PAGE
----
And starting a sentence with a conjunction might be OK.

Back when I was learning grammar and diagramming sentences, using a coordinating conjunction such as and or but to start a sentence was against all rules. Now I find out that it was probably against the rules because it was an easy way for our English teachers to make sure we didn’t have sentence fragments. The use of a conjunction to start a sentence is a good way to draw special attention to that sentence. However, it is very informal and conversational. Because of that, it won’t work in a legal brief or other “formal” writing. If you want to use a coordinating conjunction to start a sentence, make sure you are using it for emphasis and be very careful it is not just a sentence fragment. Here are some examples:

Groucho Marx wrote in his thank you note: “I’ve had a perfectly wonderful evening. But this wasn’t it.”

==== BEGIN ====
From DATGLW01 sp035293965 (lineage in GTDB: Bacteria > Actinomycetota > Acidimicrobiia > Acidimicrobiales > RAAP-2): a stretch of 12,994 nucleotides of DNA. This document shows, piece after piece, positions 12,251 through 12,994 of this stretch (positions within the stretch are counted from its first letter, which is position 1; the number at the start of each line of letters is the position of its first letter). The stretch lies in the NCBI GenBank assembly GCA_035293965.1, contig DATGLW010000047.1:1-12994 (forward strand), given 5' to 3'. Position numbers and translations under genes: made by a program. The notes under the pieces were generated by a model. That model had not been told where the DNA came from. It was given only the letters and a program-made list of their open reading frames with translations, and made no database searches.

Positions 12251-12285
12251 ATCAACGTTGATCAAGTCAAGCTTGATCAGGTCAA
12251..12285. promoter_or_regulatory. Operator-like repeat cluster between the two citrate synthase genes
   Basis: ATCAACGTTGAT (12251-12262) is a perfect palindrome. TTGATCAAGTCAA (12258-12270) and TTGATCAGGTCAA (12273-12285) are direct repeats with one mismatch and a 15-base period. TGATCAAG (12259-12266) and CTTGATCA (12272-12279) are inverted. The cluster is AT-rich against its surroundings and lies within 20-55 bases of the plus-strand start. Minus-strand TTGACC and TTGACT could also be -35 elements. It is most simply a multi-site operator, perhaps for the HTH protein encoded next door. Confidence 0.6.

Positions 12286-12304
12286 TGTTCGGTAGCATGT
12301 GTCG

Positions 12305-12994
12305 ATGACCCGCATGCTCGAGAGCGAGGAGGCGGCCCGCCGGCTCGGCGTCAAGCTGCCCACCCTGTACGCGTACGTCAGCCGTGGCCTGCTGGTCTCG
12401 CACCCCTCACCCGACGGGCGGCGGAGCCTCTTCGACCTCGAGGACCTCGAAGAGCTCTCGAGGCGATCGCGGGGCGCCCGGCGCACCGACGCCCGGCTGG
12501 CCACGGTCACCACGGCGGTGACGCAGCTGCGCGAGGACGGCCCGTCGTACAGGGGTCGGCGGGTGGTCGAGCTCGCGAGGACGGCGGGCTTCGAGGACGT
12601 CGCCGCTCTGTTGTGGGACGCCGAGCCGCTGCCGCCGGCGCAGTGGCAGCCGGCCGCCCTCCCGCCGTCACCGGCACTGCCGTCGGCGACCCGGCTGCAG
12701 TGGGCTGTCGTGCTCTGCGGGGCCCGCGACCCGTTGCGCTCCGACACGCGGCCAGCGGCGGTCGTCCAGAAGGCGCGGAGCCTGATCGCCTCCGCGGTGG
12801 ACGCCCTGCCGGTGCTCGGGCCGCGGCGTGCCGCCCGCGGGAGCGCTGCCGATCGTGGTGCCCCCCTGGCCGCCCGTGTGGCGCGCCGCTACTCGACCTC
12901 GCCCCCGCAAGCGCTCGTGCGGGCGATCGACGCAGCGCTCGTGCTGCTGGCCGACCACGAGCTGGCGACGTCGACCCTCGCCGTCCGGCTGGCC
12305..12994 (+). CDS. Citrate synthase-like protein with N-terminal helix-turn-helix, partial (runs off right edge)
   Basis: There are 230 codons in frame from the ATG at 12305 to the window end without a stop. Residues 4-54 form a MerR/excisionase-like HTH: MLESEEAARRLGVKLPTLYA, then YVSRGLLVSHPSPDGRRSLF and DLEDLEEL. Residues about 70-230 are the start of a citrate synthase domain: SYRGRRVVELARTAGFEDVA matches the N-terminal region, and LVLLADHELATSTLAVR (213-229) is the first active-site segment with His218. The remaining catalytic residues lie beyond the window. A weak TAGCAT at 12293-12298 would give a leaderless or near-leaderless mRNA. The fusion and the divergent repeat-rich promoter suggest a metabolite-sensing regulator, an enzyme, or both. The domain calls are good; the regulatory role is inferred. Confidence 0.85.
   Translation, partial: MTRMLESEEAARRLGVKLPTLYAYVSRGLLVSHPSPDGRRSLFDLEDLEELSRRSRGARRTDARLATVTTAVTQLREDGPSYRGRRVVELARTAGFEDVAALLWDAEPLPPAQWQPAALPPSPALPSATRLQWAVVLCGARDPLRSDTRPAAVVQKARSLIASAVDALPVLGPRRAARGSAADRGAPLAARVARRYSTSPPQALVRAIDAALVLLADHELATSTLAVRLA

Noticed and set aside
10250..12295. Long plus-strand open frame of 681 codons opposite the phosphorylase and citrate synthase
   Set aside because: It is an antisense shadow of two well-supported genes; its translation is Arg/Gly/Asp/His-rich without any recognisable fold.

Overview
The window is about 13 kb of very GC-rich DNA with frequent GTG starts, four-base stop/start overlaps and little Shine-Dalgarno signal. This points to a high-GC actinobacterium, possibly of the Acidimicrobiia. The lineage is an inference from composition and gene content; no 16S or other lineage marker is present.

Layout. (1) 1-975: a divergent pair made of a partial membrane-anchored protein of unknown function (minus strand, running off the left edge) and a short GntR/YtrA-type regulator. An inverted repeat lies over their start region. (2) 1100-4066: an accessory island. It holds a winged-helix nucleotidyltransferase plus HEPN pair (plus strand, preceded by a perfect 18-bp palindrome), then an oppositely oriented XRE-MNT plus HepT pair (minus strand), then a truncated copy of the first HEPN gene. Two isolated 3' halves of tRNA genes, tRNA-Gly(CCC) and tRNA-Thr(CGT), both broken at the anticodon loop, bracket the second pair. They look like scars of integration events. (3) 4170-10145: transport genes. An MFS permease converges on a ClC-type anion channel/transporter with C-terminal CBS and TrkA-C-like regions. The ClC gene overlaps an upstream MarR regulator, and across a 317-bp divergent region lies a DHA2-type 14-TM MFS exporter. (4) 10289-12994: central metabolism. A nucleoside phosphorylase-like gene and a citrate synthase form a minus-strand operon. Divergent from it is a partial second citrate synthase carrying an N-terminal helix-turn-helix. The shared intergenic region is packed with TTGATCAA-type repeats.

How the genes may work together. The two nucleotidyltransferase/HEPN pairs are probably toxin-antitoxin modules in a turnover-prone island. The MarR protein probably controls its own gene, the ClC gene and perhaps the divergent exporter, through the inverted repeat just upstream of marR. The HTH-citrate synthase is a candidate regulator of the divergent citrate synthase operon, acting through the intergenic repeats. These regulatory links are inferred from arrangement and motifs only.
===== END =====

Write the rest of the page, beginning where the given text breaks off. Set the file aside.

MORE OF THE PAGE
Tell her to return my voicemail message. Or else.

These are both very good examples of starting sentences with coordinating conjunctions for emphasis.

Tell him to come to my office. And read the report.

This is a fragment. The sentence starting with the coordinating conjunction doesn’t make sense and doesn’t need special emphasis. It is more of an afterthought.

The danger of  starting sentences with coordinating conjunctions is that doing it too much quickly loses its effectiveness. I still don’t like it and change it in most documents I proofread. Whether the attorney author accepts my changes is quite another thing, but at least I’ve made my point.

So the basic rule is to use coordinating conjunctions at the beginning of a sentence sparingly for emphasis but not in a formal writing.  And not when I’m proofing your work.